15 January 2011

15 January - Saint Paul the Hermit; Hermits (cookies)

As a young man, Paul fled to the desert to escape persecution, and lived in a cave for the rest of his very long life.  Most of his story, as related by Saint Jerome and in the Golden Legend, is about his meeting with Saint Anthony the Abbot, whose feast is in two day's time.

Saint Anthony, being rather proud of himself as the first hermit and one who had lived in the desert longer than any other, learned otherwise in a holy vision, and set out to meet the man who had been living in the desert for nearly 100 years.  They talked and shared a meal; Paul then revealed that he was going to die, and asked Anthony to bring the mantle of Saint Athanasius to bury him in.  

Anthony did so, but by the time he returned, Paul was dead, and two lions were digging a grave for him.  Anthony buried him in the mantle of Saint Athanasius, and took Paul's coat, made from the leaves of a palm tree, with him when he went back to his cell.
Almost daily I read, "Oh, I wish I could be alone; I wish that I didn't have to deal with the outside world!"  Most people don't mean it - they want to be alone for a little while to gather their thoughts, and then they pine to be back in the world again.

Professor Plineo Correia de Oliveira says, "In effect, the desire to talk and be with others is never so strong as when one is alone.  Human nature is made in such a way that when we are with others for a long time, we want to be alone; but after we are alone for a time, we want to be among others.  So, one of the greatest glories of the eremitic state would be to live alone and in silence."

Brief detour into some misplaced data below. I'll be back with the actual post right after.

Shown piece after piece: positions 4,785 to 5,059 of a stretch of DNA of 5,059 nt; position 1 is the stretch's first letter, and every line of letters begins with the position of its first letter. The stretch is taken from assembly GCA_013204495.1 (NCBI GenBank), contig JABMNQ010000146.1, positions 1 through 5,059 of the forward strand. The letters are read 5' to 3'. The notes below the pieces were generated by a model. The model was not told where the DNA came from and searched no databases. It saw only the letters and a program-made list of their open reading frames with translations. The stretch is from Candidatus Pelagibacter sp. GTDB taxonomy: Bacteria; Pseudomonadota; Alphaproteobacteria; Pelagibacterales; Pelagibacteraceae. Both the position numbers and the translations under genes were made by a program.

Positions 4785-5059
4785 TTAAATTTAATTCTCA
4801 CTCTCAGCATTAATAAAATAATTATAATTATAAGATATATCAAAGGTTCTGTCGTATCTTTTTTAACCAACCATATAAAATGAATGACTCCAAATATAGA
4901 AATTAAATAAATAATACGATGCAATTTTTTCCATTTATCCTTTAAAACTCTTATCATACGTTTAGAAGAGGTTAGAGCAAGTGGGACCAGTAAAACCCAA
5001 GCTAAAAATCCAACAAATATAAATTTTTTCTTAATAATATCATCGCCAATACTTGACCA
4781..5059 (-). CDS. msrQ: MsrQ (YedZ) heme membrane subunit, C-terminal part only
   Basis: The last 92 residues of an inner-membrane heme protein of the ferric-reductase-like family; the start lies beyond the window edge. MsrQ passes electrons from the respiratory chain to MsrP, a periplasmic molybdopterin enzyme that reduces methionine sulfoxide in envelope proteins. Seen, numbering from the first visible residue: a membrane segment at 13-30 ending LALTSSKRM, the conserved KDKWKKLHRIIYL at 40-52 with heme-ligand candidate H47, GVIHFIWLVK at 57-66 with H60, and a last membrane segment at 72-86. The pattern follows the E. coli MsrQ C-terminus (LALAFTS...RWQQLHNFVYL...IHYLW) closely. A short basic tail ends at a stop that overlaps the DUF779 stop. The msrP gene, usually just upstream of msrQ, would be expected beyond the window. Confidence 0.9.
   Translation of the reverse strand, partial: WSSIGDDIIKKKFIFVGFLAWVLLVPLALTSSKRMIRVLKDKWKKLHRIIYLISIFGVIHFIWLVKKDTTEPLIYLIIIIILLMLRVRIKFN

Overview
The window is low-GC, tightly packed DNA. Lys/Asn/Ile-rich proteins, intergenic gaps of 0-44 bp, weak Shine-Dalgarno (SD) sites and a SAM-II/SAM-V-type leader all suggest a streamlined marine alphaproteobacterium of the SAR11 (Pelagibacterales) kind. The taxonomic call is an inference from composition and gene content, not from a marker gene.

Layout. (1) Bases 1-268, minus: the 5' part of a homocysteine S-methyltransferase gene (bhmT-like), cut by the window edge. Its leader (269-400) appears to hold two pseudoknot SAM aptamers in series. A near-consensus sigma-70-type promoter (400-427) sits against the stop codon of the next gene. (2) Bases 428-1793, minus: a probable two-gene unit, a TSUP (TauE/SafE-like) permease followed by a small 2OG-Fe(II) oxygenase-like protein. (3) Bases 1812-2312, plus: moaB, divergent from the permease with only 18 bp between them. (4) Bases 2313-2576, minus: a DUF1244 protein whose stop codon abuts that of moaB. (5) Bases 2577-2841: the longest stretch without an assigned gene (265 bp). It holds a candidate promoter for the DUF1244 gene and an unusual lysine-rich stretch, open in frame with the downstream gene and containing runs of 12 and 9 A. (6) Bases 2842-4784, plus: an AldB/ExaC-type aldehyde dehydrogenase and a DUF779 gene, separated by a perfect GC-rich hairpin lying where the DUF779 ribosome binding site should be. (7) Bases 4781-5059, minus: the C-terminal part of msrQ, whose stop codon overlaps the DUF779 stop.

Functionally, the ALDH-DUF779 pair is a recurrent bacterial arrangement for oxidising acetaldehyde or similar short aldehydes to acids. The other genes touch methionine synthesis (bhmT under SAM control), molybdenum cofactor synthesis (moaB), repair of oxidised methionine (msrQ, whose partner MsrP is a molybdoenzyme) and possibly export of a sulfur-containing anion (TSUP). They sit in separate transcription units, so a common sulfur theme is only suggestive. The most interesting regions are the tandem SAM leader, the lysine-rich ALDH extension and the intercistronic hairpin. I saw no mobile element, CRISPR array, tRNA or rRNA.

"This is true in a certain way. But there is another aspect of the eremitic state to consider.  Its nobility lies not just in remaining silent, but also in speaking with God.  Speaking with God should be understood not as having continuous apparitions and revelations, but in keeping the spirit occupied with things of God, profound thoughts, elevated aspirations, noble causes.  It is to be familiar with the highest cogitations of the human spirit, which are religious thoughts.  This is, in my opinion, the excellence of the eremitic state, what constitutes its principal adornment and highest respectability.
What more suitable for today than to bake HERMITS:

Preheat oven to 350 degrees F.  
Grease cookie sheets (this recipe makes about 4 dozen cookies, so plan accordingly)

In a bowl, sift together 2 cups of flour, 1 teaspoon of baking powder, 1/2 teaspoon of salt, 1 teaspoon of ground cinnamon, and 1/4 teaspoon each of ground cloves and nutmeg.  Set aside.

In a large bowl, cream together 1/2 cup of softened butter and 1 cup of firmly packed brown sugar.  Add two eggs, beating after the addition of each egg, until mixture is light and fluffy.

Stir the flour mixture into the sugar/butter mixture.  Add 2 cups of raisins and 1/2 cup of chopped nuts; mix well.

Drop by teaspoonfuls (more or less) onto the greased cookie sheets.  Bake for about 10 minutes.  Cool on wire racks.